It is incredibly rare for a football boss’s after-match press conference to become one of the biggest talking points in Scottish football.
Indeed, a manager’s musings are more often as dull as the proverbial dishwater. I have lost count of the amount of hours I have wasted waiting patiently for a boss to appear after a game hoping against hope that he will have something interesting to say, only to be fed the usual platitudes of, “we didn’t deserve to lose”, “the referee was terrible today”, or “we are due a rub of the green”.
Even managers such as Terry Butcher, who is generally well worth hanging around for, can disappoint on occasion. I remember standing with the rest of the shivering Press pack for what seemed like hours after the final whistle at a bitterly-cold Caledonian Stadium when his side had been well beaten by Dundee United, while Butcher sat alone with just his thoughts for company in the home dug-out.
When he finally clambered the steps to where we were standing, one brave reporter (not me) finally asked him for his verdict on the night’s action. The former England captain stared sternly at his questioner, and then barked back, “Mince!”.
Not surprisingly, after that, there were few volunteers willing to ask any follow-up questions.
East Fife boss Billy Brown is probably now wishing that he had been as brief as Butcher in his after-match interview last Saturday following his side’s home defeat against Stenhousemuir.
Instead, the 62-year-old launched a lengthy verbal volley, targeting a section of the club’s support and even questioned whether his players were good enough. (Jump six minutes in to this video below to catch him in all his glory)
Brown’s frustration had already reached boiling point at half-time during the game when he took control of the club stadium announcer’s microphone to tell the boo-boys that their abuse of the home players was not helping anyone.
Even after full-time, he had still not calmed down, giving his now infamous interview, which has become an internet sensation.
East Fife chairman Sid Collumbine issued a statement afterwards saying that Brown’s job was safe despite his outburst, with the club determined to maintain a period of managerial stability after going through a succession of bosses in recent years.
That is an admirable desire, as the understandable knee-jerk reaction would have been to give Brown the boot but is his position really still tenable?
Judging by the reaction on fans’ forums, opinion among supporters is split but there is certain to be a strange atmosphere at Bayview for this Saturday’s crunch game against Alloa.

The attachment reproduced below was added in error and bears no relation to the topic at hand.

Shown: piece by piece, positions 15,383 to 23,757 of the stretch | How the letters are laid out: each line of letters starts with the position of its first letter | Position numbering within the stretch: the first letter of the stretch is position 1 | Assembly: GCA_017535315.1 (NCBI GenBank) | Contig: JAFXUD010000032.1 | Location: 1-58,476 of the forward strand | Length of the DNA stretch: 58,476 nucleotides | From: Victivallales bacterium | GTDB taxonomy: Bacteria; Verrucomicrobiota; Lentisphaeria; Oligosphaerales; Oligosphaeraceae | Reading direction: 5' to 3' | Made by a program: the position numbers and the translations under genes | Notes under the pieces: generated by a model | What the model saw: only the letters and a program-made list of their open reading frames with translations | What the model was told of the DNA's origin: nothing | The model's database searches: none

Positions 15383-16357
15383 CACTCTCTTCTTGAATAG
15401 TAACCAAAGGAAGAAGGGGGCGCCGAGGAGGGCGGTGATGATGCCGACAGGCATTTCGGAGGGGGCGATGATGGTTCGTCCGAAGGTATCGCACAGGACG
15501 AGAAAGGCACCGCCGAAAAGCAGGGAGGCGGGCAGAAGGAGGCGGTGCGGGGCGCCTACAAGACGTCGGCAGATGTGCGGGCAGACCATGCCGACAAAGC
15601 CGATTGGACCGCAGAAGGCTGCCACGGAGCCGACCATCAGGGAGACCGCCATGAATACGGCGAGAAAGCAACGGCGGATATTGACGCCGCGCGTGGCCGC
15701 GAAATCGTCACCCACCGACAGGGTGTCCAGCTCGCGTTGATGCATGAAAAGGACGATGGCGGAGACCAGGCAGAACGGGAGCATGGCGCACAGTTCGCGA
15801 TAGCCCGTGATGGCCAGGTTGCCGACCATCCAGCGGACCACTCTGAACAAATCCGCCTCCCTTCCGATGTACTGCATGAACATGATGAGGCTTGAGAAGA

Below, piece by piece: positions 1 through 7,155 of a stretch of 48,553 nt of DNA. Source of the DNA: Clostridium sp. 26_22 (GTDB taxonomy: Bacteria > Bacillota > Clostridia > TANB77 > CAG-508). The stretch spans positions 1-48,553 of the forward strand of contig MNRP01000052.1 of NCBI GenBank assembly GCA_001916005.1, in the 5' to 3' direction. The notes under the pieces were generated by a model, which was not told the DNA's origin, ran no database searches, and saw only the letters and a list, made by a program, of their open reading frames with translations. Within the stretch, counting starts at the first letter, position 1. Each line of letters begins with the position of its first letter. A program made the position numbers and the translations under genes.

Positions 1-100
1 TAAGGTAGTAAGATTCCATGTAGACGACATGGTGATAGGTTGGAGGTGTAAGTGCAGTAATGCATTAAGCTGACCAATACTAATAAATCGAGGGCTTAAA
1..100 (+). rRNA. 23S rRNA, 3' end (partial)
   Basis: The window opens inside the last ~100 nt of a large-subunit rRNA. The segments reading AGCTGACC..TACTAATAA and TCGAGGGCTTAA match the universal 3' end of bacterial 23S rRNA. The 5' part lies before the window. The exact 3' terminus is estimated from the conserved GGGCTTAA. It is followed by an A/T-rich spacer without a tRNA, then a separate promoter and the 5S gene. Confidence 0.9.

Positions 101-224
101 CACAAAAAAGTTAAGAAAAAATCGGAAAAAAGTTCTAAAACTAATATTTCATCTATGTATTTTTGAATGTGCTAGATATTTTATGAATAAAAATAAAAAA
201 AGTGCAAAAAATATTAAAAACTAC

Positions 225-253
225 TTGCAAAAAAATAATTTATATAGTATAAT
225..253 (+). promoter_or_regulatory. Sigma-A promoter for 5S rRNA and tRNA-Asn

With East Fife second bottom of the table, the last thing they need is a distraction in the form of protests against the manager but it is unlikely the boo-boys will remain silent.
After all, they will have parted with their hard-earned cash to attend the game and are entitled to voice their opinion.
Brown insists that if they do target him it will be like water off a duck’s back but I feel his biggest problem now lies in the home dressing-room and his relationship with his players.
He has stated that some of them are not mentally strong and are lacking in confidence, then in the same breath suggested they are simply not fit for purpose.
He can just about be excused for making those comments about his players in the heat of the moment in the immediate aftermath of a game however he has now repeated the sentiments live on national TV in an interview on Sky Sports News five days after his initial outburst.
The last thing his players would have been wanting to hear would be their own manager saying, “East Fife don’t have a very good team this season”.
That may be Brown’s honest assessment of his squad but to voice those opinions on Sky has completely undermined his squad.
Is he really saying that seasoned campaigners such as Gareth Wardlaw, Bobby Barr, Scott McBride, Darren Smith and Collin Samuel are not good enough for the Second Division?
Brown knew what he was inheriting when he took over the reins at Bayview, with the team stuck in second-bottom place in the league table.
The fact that they remain in that perilous position, nearly six months after he took over may indeed be incredibly frustrating for the manager, but perhaps it is time he took a long, hard look in the mirror before publicly putting the boot in on his own players.